Pulp Fiction, the typography of thrills and chills

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Though well before my time, I absolutely love the graphic tradition of pulp fiction novels. Apparently, they drew their nick-name from the cheap paper they were printed on, always intended to be low-cost, high-thrill, mass entertainment.

Spanning the 20's to the 50's in their pure, original form, their cover illustrations were as sensational as the stories inside , but I would argue that it was the cover typography that imbued much of the tension and thrill these covers seem to be charged with. The type wobbled and vibrated, exploded and arched, it was vibrant and colourful and aggressive. The choice of words didn't hurt either - "Tension, Jolting, Amazing, Crime, Phantom, Death...". EC (Entertainment Comics) was one of the leaders in this edgy fare (see above), who specialized in shocking, unexpected endings . EC would continue to push harder and harder (graphic in more ways than one) until censorship pressures forced them to finally shift their focus to humour comics instead. They then went on to create MAD Magazine, that has become an American icon -  I read monthly as a kid.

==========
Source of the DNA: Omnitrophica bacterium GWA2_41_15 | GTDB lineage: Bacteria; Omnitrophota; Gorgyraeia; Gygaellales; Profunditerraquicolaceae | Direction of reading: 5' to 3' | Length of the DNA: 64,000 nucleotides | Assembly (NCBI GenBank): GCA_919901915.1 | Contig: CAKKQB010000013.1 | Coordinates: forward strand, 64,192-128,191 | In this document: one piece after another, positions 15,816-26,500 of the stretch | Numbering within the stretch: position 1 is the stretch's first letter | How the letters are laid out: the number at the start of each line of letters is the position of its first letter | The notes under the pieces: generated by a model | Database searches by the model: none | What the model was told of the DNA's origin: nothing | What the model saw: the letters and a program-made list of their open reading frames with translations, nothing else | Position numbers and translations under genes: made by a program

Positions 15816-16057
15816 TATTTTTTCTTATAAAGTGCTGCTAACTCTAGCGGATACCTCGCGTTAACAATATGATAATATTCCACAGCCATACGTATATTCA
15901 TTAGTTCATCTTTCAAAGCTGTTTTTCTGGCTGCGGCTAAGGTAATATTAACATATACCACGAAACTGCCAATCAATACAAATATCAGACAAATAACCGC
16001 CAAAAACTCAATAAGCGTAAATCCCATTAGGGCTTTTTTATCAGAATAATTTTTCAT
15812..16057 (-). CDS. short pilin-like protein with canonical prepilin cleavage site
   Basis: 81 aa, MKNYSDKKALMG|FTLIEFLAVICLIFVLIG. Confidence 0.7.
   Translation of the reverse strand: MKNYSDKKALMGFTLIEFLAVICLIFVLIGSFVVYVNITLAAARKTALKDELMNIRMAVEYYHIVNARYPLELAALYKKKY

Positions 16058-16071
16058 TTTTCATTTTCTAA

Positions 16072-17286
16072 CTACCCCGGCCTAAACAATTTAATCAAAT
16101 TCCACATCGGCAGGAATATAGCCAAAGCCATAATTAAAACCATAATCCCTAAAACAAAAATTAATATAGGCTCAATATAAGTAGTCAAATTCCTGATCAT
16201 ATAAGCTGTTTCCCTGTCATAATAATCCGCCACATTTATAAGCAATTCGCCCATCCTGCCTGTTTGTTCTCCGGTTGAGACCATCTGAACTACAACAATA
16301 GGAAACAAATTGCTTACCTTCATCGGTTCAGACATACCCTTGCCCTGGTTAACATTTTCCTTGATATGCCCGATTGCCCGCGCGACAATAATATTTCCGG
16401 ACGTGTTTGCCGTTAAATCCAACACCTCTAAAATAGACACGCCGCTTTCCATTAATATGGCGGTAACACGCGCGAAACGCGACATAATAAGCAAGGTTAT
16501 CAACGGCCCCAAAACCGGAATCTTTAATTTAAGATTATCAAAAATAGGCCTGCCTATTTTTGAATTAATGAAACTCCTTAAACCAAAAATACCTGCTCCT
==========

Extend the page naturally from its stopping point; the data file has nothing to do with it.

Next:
Exciting and often sexy, the pulps' subjects spanned every genre from crime to sci-fi, science to the occult, chilling accidents to freaks of nature, and the design, illustration and typography of their covers is pure, seductive, visual entertainment.  Unlike many of its competitors, EC would proudly publicize its artists who were all widely respected at the time, and encouraged them to push the boundaries. The result is a body of graphic design work with amazingly unique, and high-impact lettering design. Time to head over to eBay... I'm inspired!

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